MODEST WINS, MAJOR DISAPPOINTMENTS
There were a few modest wins for libraries and the broader GLAM sector (galleries, libraries, archives and museums) in the federal Budget 2019-2020, but also some major disappointments, with the potential for a long term damaging impact on the national cultural institutions.
School libraries and literacy
In the main speech of the night, it was good to hear Treasurer Josh Frydenberg refer to school libraries. He talked about a new local school community program with a $30.2 million fund for upgrades to libraries, classrooms and play equipment.
The Treasurer also spoke of $62 million for new language, literacy, numeracy and digital literacy programs for at-risk workers and people living in remote Indigenous communities.
Funding for national collecting institutions
The national collecting institutions continued to see declining government investment, mainly as a result of the punitive efficiency dividend. Seven institutions in the Communications and the Arts Portfolio, including the National Library of Australia, were slated to lose almost $16.8 million in government funding between them, year-on-year.
On a positive front, the National Library gained an equity injection of $9.5 million in 2019–20 for the acquisition of heritage and cultural assets, and seed funding of $10 million over four years to establish a Digitisation Fund. The Digitisation Fund, seeking philanthropic contributions, would continue the work of digitising the collection and making it available through Trove. The Arts Minister’s media release read, “The Fund's flagship project is the digitisation of the papers of eminent Australians including Sir John Monash and Sir Robert Menzies. These collections are important research assets, with a large body of Australian heritage material made available online for the first time.”
On the negative side, the National Library was warned of the loss of $5 million in 2020-2021, mainly due to the cessation of the Public Service Modernisation Fund support for innovation, productivity improvements and efficiency.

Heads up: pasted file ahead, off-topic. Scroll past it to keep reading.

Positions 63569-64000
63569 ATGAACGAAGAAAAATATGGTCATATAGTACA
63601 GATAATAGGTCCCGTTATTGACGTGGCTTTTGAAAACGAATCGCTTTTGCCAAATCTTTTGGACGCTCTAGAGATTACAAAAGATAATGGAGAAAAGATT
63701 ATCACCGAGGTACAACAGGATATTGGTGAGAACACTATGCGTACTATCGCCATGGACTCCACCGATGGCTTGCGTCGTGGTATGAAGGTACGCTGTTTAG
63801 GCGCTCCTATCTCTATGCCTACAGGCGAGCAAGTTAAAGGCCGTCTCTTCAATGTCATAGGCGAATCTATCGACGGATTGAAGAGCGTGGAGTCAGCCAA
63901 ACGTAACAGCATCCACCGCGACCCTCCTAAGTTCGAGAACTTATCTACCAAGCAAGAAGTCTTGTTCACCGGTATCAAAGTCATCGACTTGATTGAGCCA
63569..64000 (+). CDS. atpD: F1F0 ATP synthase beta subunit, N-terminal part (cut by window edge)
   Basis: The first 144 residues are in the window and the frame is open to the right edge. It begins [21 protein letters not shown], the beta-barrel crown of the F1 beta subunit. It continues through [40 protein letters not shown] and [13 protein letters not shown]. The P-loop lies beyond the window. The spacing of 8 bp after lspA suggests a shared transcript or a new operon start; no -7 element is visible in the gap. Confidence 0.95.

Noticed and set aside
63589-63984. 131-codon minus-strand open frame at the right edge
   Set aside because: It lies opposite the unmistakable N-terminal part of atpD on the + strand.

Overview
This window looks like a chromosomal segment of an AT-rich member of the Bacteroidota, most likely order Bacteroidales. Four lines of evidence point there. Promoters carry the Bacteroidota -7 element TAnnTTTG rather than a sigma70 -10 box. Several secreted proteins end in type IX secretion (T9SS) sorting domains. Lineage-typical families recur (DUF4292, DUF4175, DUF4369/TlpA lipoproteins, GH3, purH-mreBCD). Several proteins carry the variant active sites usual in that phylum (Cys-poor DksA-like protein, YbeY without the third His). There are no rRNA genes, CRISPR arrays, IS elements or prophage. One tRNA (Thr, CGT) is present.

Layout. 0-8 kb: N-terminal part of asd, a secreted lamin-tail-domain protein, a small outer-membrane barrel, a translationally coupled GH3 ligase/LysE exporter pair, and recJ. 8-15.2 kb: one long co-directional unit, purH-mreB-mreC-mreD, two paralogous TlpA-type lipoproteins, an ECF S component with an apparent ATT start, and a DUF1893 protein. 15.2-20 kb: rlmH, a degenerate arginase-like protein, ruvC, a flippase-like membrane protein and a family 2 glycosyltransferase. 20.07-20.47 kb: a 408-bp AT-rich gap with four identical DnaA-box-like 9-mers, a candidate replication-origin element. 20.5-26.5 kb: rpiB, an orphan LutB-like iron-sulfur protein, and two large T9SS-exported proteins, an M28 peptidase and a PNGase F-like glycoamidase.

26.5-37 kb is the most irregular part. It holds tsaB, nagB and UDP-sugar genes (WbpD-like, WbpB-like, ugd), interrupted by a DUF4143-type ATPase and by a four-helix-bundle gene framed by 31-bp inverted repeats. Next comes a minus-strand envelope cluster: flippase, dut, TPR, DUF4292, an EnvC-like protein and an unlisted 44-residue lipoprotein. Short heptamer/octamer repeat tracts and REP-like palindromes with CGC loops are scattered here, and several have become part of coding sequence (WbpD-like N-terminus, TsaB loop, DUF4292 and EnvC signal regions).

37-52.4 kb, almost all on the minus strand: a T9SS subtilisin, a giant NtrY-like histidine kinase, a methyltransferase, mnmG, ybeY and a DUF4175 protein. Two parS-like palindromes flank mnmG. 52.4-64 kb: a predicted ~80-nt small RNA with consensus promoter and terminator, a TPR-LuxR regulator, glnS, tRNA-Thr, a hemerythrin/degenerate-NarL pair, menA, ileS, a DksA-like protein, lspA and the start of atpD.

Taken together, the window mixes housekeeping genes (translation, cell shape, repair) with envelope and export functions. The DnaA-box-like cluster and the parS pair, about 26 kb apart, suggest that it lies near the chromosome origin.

Capital expenditure of $15.4 million on the National Museum of Australia, made up of $13.5 million for the asset replacement program and an equity injection of $1.9 million from the Government for the acquisition and development of heritage and cultural assets, featured in the Portfolio statement.
At the same time, the National Film and Sound Archive received an equity injection of $1.3 million in 2019–20 for investment in the collection and property, plant and equipment, and a feasibility study was scheduled for 2019-2020, with the prospect of the future construction of a new home for the institution.
In total, the Government promised an additional $8 million for maintenance and capital works projects for Australia's national collecting institutions.
A drop of nearly $5 million in Australian National Maritime Museum funding reflected the phasing of capital works expenditure – $1.5 million in 2019–20, compared with $6.1 million in 2018–19.
In other arts and culture funding announcements, the Australia Council’s base funding increased by $3.9 million, from $208.2 million to $212.1 million, including an extra $0.5 million for its Contemporary Music Touring Program.
Jobs in national cultural institutions
Despite the funding cuts for national collecting institutions, staffing numbers were virtually the same in 2018-2019 and 2019-2020. AIATSIS, in Prime Minister and Cabinet, was also steady with 121 jobs for both years. There were an additional 12 positions noted for the Australian War Memorial, in Defence, up from 291 (2018-2019) to 303 (2019-2020). By contrast, the National Archives of Australia, in the Attorney General’s Department, noted the loss of 10 positions, from 355 (2018-2019) to 345 (2019-2020).
National collecting institutions
funding and jobs
2018–19 Estimated actual
Payments made to corporate entities within the Communications and the Arts Portfolio
Australian National Maritime Museum
National Film and Sound Archive of Australia
National Gallery of Australia
National Library of Australia
National Museum of Australia
National Portrait Gallery of Australia
Old Parliament House
The Government allocated a further $200 million towards a fourth round of the Building Better Regions Fund, bringing the total commitment for this program to $841.6 million from 2017–18 to 2022–23. In previous rounds, heritage and community facilities gained infrastructure funding, while cultural activities were successful in the community investments stream of the fund.
The Government also allocated $22.7 million to deliver a fifth round of the Stronger Communities Programme, bringing the total commitment to $103.9 million between 2015–16 and 2019–20. The program will continue offering grants of between $2,500 and $20,000 to community organisations and local governments for small capital projects that deliver social benefits for local communities.
The Budget papers spoke of the National Broadband Network, now 92 per cent complete in regional Australia, and the Government’s $380 million investment in the Mobile Black Spot Program.
There was also mention of continued funding for GovPass, the trusted digital identity program, led by the Digital Transformation Agency and implemented by the Department of Human Services.
For more information about the federal Budget 2019-2020, visit https://budget.gov.au.